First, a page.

Valentina Acierno
Vicens Vidal
Victor Rahola
Xabier Eizaguirre
Xabier Unzurrunzaga
Xavier Fàbregas
Xavier Monteys
Xavier Rubert de Ventós
Zaida Muxí
Àlex Giménez
Amador Ferrer
Angel Martín
Anton Pàmies
Antoni Llena
Antoni Marí
Antonio Font
Aquiles González
Ariella Masboungi
Axel Fohl
Beth Galí
 
At the corner.
I met Manuel de Solà-Morales because
in 2003 he asked me to join the scientific committee for his Cities, Corners exhibition, to be held in Barcelona a year later. After the exhibition our collaboration continued, me helping him to get his monograph A Matter of Things published in 2008.
In both collaborations I had the feeling of being close and at the same time very distant from Manuel. Close, because of the warmth of his personal contact. Distant, because independent of what I proposed or suggested, and no matter whether those proposals and suggestions might actually have been of any use, I always got the impression that he was following his own track anyway, pursuing his own line of reasoning and
keeping his own thoughts, which were, I imagine, usually quite determined. This combination of warmth and distance was epitomized by the generous letter I got from him after the publication of the monograph. He kindly thanked me for my contribution and wrote that my text offered a reading of what his work could possibly be about.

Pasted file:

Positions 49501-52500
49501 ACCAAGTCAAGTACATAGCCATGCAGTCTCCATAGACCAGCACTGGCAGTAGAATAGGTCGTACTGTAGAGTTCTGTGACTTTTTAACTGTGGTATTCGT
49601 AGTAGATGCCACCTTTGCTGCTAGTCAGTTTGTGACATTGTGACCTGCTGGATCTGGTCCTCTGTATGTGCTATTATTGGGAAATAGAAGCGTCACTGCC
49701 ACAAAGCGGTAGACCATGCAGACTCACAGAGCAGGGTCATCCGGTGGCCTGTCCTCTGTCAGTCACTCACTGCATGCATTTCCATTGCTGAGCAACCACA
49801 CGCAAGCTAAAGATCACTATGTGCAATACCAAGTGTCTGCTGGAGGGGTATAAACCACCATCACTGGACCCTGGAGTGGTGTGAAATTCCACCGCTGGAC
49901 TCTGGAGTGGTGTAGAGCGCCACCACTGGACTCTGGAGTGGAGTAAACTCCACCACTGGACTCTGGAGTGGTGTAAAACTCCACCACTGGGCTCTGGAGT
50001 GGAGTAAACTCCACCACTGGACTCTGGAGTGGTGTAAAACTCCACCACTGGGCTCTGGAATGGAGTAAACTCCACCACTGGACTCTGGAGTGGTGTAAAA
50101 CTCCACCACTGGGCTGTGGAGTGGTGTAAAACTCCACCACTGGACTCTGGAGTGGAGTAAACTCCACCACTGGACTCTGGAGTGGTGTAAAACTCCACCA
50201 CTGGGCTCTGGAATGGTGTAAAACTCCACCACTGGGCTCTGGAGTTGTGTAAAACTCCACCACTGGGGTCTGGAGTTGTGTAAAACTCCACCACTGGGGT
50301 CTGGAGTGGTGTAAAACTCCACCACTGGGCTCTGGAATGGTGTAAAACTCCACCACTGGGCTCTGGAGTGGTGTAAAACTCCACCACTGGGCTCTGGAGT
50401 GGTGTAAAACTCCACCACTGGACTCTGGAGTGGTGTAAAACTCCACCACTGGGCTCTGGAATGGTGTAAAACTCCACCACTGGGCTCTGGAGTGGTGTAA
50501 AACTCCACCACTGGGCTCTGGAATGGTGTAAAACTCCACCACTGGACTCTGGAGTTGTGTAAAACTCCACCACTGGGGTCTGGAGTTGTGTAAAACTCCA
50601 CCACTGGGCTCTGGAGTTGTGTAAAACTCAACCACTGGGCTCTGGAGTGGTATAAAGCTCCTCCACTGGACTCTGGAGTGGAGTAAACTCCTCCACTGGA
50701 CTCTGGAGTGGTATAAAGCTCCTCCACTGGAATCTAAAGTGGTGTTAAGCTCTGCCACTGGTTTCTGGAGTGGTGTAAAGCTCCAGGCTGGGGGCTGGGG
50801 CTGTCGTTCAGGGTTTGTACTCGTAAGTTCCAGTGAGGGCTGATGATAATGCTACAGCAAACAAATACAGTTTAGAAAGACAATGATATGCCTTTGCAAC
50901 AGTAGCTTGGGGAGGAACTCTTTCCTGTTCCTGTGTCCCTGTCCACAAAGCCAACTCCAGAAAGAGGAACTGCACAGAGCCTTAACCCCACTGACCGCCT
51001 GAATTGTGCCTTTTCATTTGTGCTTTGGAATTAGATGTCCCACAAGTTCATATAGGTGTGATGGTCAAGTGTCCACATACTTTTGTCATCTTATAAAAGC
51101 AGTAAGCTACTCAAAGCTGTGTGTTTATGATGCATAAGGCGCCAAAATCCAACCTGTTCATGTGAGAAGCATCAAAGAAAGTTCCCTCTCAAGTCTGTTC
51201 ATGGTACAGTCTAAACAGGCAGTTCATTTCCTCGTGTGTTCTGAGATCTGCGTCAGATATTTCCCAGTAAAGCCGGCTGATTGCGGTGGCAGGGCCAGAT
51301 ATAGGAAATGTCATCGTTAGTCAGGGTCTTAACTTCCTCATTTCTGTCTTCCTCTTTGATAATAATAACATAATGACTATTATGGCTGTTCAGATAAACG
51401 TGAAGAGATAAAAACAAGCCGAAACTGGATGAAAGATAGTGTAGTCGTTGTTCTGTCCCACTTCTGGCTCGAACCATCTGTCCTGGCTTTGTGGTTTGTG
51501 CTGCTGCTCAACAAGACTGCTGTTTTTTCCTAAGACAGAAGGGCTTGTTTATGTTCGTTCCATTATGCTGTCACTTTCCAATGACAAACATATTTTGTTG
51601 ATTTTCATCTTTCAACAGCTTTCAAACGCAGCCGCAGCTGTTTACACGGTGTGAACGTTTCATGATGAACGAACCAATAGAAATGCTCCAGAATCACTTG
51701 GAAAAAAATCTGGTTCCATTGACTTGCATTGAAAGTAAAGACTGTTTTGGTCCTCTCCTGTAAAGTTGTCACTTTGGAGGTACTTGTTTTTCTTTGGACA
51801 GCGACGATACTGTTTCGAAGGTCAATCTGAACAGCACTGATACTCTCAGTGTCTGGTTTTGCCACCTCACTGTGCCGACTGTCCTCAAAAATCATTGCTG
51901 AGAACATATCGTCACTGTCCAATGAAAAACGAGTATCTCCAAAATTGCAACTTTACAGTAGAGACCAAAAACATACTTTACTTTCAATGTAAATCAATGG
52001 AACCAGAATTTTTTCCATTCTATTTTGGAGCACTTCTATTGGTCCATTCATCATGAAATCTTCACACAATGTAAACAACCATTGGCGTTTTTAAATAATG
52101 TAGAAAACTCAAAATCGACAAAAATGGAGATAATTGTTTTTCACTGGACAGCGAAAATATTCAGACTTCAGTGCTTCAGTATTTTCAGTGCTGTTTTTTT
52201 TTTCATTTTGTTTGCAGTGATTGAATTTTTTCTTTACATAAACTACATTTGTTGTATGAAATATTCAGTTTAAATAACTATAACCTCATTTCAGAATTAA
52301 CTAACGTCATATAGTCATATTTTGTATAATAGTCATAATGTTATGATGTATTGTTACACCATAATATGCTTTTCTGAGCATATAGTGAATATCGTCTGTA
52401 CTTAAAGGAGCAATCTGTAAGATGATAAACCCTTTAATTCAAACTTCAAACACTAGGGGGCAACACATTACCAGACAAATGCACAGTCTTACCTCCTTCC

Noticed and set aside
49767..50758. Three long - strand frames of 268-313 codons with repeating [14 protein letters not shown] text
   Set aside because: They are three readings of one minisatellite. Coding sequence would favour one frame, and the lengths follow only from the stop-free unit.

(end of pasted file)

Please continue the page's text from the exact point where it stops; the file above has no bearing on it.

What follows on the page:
It seemed to me that he was willing to accept that someone looked at his work the way I did, but in a reticent manner he made clear that he had obviously different ideas about it. This made me realize once more that it is always an open question whether a creative achievement is ever appreciated for the same reasons the maker considers important.
I believe that, to a certain extent, Manuel’s work is very much for a divergence between intention and
perception, because of its aloofness. In his case, the character of the person and of his work are very much congruent, both showing a mix of introversion and, at the same time, outspokenness. But without wanting to be explicit about everything.
The main idea behind Cities, Corners was his conviction that urban life begins where two lines meet and form a corner. According to Manuel, the public value of the corner surpasses the social dimension of what are more commonly seen as the most important public spaces, the street and the square. For him a corner of a building suffices as a crystallization point for urbanity. On a corner, people coming from different directions can meet momentarily and, after a brief encounter, they can pursue their own path. Just as it happened to Manuel and me./ Amsterdam